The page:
I think this is a positive, although I thought it might have had a little more taper in its form. The grip has also been slimmed significantly but there is a quite prominent palm swell which has been re-positioned.
Palm swells are not usually my favourite thing unless they are custom made to your hand. This one did not suit me especially well. Nevertheless, it might easily be removed or modified.
I was, however, happily surprised by how good the wood figure was on a base grade gun, and it is nicely finished with competent chequering and a semi-matt oil to the American walnut. The dark colouring was also a positive – I have never been a fan of light coloured wood on shotguns.
On to stock measurements, the drop on this new Sporter should be 36 and 56mm according to Browning’s catalogue. My old imperial bend-stick came up with 1 3/8in at the front of the comb and 2 ¼in to the rear.
This is typically Browning but just a little high at the front and a little low at the back. I found it possible to lose the bead at higher elevations with normal cheek pressure and it creates a greater angle than is necessary against the face which can increase felt recoil.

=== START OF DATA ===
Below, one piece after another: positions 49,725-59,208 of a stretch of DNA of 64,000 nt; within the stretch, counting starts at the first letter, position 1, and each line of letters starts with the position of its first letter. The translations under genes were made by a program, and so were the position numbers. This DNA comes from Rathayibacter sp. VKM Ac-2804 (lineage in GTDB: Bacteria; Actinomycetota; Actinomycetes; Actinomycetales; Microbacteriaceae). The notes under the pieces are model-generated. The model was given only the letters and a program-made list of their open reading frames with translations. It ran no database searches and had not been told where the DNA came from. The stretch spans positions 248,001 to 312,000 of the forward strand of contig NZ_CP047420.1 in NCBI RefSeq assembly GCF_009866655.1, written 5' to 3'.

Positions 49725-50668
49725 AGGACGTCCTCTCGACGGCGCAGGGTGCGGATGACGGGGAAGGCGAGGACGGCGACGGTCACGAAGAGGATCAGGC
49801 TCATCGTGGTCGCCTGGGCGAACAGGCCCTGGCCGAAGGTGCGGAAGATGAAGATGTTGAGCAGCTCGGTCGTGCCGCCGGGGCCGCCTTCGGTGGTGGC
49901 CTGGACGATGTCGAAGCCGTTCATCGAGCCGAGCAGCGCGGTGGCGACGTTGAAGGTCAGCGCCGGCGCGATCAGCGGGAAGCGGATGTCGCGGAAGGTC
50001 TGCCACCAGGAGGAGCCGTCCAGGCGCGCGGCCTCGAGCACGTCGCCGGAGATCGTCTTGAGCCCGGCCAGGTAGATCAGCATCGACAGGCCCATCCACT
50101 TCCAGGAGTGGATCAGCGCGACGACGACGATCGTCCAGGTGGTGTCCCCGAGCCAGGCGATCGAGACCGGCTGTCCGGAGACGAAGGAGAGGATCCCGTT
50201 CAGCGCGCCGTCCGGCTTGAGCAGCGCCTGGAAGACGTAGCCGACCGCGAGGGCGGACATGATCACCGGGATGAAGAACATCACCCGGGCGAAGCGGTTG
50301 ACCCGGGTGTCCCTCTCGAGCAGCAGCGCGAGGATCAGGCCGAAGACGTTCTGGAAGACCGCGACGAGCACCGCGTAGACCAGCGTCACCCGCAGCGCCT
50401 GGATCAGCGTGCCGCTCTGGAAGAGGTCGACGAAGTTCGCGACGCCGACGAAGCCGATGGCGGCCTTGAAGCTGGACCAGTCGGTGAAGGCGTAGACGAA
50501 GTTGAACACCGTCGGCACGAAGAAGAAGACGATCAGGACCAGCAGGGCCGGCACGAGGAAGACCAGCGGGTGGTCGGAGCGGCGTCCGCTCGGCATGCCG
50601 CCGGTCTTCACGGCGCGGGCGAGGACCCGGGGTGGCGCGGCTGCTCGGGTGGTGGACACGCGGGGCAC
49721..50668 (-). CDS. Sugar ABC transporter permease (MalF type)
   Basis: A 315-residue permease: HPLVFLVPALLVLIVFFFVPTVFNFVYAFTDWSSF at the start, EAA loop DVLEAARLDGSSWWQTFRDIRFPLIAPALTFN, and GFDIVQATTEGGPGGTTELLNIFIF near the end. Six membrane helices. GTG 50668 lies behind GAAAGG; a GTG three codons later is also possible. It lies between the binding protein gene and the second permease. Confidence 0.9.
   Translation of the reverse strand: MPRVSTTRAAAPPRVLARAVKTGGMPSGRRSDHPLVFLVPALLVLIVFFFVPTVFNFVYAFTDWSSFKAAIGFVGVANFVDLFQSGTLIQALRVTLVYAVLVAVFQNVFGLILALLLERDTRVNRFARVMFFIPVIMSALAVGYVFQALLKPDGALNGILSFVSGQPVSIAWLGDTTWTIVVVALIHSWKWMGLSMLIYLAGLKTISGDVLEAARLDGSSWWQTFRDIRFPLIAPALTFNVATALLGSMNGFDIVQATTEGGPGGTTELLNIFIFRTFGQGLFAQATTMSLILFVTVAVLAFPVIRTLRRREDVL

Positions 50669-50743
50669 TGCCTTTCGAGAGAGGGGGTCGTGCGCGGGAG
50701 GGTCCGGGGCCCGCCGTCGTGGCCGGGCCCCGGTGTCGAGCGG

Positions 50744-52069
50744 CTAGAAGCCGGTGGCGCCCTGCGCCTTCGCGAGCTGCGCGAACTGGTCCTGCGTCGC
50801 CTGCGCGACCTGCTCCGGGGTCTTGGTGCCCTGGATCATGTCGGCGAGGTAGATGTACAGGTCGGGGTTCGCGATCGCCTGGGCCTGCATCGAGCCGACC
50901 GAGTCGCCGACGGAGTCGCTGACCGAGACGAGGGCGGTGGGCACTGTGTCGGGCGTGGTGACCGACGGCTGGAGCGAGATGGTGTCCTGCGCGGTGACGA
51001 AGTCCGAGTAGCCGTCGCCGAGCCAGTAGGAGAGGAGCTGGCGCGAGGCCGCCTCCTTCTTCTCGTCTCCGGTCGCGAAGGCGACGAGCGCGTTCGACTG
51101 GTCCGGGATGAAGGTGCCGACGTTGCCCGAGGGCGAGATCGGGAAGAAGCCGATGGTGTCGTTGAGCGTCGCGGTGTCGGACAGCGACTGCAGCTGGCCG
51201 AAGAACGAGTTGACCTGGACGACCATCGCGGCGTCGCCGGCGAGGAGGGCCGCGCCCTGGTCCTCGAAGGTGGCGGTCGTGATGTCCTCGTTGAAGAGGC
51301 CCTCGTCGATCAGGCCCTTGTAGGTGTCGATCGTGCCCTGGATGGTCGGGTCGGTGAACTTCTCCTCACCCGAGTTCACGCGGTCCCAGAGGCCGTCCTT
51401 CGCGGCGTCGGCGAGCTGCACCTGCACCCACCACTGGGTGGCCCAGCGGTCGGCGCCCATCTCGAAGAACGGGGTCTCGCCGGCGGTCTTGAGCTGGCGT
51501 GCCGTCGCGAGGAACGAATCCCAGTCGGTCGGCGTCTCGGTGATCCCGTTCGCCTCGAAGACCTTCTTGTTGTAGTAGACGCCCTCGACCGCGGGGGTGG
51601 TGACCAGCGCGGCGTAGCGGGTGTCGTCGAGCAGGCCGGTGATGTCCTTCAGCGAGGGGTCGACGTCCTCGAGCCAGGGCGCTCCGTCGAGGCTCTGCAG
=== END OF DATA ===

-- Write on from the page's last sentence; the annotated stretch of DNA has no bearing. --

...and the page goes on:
My preference is 1 3/8 and 2 1/8in, or 1 ½ and 2in. The stock has slight cast as well. When I put the gun up to the right shoulder, even with the slimmer comb I was looking left of the 10mm rib.
More from Browning
- Browning B525 SL review
- Browning B725 Pro Master review
- Browning B525 Ultra XS Pro review
- The story of John Browning
Browning B725 Sporter test: Specifications
Model: B725 New Sporter
Action: O/U boxlock SST
Barrels: 30ins tested, 32in also available, Steel proof, 10mm vent rib
Gauge/Chamber: 12g / 76mm (3in), Steel proof
Chokes: Five Invector DS extended chokes supplied
Weight: Nominally 3.66kg / 8lb 1oz
Special Features: Inflex II recoil pad,
Left handed models available,
Supplied with ABS carry case
Price: £2,329 as tested, with schnabel or Trap fore-end
£2,525 with adjustable stock, schnabel or Trap fore-end
Browning B725 Sporter test: Barrels